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Articles from Safe Harbor Christian Counseling

Article of the Month - July 2010

by Mike Sorenson
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In my last article, “The REAL Problem in Your Marriage,” I confessed my frustration with the marital self-help genre and how these books always seem to leave me ineffective in relating genuinely to my wife. 6 simple steps become 30 as I continue reading, and while they all make sense, I can never seem to remember them as clearly when it comes time to have the conversation. Sometimes I feel like I have developed a case of communication amnesia where I can’t seem to figure out the right words to say when it really matters. If I did not see it all the time in my clients’ lives, I might think it’s just my own lack of clarity. But it seems to be a pretty common experience to have all the right tools and ideas, yet find ourselves doing the opposite when we approach a difficult conversation with our husband or wife. I really believe that the vast amount of information available has cluttered the discussion, rather than clarifying it. You see, I am the kind of person who wants to know the bottom line. I want to dig down to the root and see where the real problem is coming from, and I don’t believe it is largely a lack of active listening skills or clarifying questions. The more I take a step back from traditional marriage communication books and look to the deeper problem, the more I see specific character issues at the heart of most marital conflict. In the coming months, I want to devote an article to each of the primary character issues that I believe marriage conflict reveals. This month, I want to discuss a heart issue that we all see, but few of us want to admit to possessing: selfishness.

I don’t like to think of myself as a selfish person. I spend a great deal of time serving others and I genuinely like to see other people’s needs get satisfied, particularly those of my wife. Conflict, though, has a way of bringing out a selfish side of me that I would otherwise be unaware existed. I try to deny it sometimes or explain it away, but when I am not being treated the way I think I deserve, I get very selfish. I like everyone to be happy with me and the mood to always be positive. When those lines are crossed, it makes me uncomfortable, and my comfort suddenly becomes the most important thing. I enter a very selfish state of mind and have a really difficult time hearing my wife’s side until my needs for comfort are met. I am sure you know what I am talking about. You might really covet your schedule being organized or the house being clean. You might feel you deserve to be respected or you need time to get things accomplished. Whatever that line is, once it is crossed we hold our ground until our spouse recognizes their fault and repents. When lines get crossed on both sides, as is often the case, a conflict ends either in a stalemate or in one person caving in to pressure. There is no communication technique that is going to help us at this point. Our own heart is working against us

The Biblical writer James recognized this issue playing out in the hearts of those around him. In James 4:1, he asks the question, “What causes fights and quarrels among you?” His answer seems simplistic to me when I read it, but accurate, explaining, “Don’t they come from your desires that battle within you? You desire but you do not have, so you kill. You covet but you cannot get what you want, so you quarrel and fight.” What James observes in all relationships, applies even more to marriage. Sometimes we are willing to sacrifice with others what we are not willing to sacrifice with our spouses. Probably the most important traits to have in making a successful marriage is a willingness to set even our most basic needs to the side to meet those of our husband or wife. To treat my wife in a Christ-like manner largely means to sacrifice for her. That is easy when I prepare and plan to do it, but the impromptu conflict will reveal whether I really value her desires above my own. If I am unwilling to listen to my spouse’s complaint and consider her hurt until my own needs are addressed, I have a problem with selfishness. This is not a communication issue, but a heart issue, and our heart needs to be changed.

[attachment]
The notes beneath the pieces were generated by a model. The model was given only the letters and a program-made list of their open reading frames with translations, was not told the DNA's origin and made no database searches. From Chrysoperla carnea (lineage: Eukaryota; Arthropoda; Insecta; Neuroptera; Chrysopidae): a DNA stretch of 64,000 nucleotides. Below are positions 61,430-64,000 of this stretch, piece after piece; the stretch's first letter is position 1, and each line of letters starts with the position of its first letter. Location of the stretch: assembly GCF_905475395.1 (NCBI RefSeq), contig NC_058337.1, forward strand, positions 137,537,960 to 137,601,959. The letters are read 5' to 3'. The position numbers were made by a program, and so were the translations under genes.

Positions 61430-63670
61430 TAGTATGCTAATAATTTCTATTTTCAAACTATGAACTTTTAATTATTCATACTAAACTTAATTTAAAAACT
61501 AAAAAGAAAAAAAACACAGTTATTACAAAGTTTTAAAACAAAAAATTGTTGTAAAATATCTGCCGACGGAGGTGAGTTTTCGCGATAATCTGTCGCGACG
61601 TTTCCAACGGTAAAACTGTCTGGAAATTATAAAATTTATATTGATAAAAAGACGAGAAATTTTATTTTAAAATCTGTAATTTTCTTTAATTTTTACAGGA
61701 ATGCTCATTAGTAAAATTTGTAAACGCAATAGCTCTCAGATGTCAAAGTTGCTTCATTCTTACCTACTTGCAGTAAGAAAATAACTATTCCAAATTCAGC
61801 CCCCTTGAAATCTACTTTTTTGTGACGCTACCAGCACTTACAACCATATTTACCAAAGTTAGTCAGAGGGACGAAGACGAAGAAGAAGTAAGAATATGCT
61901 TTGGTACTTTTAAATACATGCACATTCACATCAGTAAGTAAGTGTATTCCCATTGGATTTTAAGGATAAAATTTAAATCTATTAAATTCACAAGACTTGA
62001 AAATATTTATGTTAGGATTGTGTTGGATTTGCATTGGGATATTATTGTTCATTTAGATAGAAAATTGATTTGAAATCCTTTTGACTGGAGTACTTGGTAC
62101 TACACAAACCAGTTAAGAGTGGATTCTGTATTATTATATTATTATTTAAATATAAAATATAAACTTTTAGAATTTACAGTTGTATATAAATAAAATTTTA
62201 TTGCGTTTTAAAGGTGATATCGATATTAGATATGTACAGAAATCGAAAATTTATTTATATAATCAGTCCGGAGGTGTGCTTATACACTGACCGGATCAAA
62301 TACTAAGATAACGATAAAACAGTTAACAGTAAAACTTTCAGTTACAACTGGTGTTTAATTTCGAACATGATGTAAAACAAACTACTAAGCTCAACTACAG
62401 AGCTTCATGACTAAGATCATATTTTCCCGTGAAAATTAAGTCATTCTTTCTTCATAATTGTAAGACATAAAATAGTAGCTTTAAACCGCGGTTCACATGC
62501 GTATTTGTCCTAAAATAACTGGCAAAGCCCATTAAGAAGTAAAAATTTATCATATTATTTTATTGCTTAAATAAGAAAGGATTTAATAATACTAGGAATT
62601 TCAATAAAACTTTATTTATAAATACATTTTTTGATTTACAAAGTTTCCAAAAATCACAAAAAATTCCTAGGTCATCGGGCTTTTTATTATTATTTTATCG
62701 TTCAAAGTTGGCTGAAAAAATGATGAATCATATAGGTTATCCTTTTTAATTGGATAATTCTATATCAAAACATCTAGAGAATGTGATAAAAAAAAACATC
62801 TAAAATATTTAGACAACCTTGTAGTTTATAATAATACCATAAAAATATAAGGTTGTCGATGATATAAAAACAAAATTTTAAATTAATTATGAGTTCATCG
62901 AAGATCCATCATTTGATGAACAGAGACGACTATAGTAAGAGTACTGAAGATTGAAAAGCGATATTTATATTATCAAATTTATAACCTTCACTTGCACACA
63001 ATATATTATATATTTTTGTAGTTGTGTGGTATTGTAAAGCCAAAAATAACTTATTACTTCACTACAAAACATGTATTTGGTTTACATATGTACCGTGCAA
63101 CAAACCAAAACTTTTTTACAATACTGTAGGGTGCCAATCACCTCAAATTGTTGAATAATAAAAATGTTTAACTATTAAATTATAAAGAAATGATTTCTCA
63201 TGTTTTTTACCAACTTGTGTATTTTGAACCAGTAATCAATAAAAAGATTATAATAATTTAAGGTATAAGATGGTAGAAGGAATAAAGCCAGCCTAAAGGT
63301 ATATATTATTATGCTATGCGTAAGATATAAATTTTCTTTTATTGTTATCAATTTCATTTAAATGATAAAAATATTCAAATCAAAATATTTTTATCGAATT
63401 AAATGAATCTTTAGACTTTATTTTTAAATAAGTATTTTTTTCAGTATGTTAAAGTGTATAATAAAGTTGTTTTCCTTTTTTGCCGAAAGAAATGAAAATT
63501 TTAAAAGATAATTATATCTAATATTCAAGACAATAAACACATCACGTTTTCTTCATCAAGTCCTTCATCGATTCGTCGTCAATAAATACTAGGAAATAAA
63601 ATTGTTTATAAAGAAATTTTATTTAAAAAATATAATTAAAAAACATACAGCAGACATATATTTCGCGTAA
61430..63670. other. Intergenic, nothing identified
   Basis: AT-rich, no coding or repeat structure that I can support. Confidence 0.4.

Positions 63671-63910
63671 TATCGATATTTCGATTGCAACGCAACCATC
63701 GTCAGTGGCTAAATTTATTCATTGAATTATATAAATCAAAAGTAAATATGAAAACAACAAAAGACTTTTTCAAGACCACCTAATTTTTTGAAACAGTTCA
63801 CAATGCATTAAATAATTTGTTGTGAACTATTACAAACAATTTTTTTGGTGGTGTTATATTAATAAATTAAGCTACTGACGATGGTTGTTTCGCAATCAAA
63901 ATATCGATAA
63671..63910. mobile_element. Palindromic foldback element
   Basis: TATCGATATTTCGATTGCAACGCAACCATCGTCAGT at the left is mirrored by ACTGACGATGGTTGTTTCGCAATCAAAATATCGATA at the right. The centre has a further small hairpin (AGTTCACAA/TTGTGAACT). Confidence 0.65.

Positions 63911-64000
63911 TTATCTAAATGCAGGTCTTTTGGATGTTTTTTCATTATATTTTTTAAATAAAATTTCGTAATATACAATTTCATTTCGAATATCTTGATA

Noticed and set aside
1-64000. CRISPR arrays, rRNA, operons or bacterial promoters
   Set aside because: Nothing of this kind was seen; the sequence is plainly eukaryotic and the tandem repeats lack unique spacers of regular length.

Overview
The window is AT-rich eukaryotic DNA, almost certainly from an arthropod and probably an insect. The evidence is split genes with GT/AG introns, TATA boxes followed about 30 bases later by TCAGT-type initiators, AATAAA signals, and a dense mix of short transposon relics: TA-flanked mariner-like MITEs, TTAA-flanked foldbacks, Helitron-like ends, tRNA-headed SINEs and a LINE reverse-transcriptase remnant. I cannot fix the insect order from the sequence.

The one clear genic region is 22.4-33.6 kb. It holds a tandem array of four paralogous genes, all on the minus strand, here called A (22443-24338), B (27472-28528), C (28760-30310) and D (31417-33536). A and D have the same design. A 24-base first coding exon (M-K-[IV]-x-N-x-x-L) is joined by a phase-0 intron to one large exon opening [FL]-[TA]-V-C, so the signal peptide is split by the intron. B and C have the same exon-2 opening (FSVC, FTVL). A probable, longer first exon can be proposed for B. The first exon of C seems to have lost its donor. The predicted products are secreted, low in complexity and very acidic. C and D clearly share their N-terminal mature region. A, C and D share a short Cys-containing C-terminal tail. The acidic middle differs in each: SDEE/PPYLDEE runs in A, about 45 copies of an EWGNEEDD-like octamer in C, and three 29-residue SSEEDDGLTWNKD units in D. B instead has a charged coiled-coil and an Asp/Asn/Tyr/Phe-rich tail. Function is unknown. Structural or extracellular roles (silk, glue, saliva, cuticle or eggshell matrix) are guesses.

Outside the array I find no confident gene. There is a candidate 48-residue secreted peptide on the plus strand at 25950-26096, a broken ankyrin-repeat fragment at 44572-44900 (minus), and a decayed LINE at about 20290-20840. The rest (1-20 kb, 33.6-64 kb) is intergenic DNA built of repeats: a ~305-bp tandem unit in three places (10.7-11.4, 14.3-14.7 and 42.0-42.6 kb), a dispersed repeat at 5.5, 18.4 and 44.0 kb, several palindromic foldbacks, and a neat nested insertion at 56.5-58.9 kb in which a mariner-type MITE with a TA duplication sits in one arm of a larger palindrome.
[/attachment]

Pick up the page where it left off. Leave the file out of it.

Our hearts tend to be selfish and covetous because we fear our needs and desires will not be met. That is why our first recourse when we recognize our selfishness is to turn to God. James points us this way when he says, “You do not have because you do not ask from God.” He works to change our heart by showing Himself to be faithful. Whether tangible or intangible, He is the source of satisfaction for the needs that we feel. It is not that we are supposed to somehow not have any needs, but we must learn to find our contentment in Him. We must also learn to trust Him when those needs aren’t met on the timetable we desire. This is where we come up against that pressing question: Am I willing to set my own needs aside to discover what my spouse needs from me? When I find myself in that selfish mindset, I sometimes imagine myself literally setting those things to the side so I can focus on what my wife is trying to get me to hear. On those rare occasions where I do it well, I can see the conflict dissolve before my eyes. In the end, I find that I usually get back in return what I have been looking for from her. It’s a tough thing to consider, but I urge you to take a hard look at your own selfishness. Maybe a few more communication techniques are not the answer. Set your own needs down for a few minutes and really listen to what your wife is needing. Give your husband’s needs priority over your own. Your spouse is going to thank you for it and communication might just get a whole lot easier.

MOST RECENT BLOG: "Choosing to Disengage"
by Mike Sorenson

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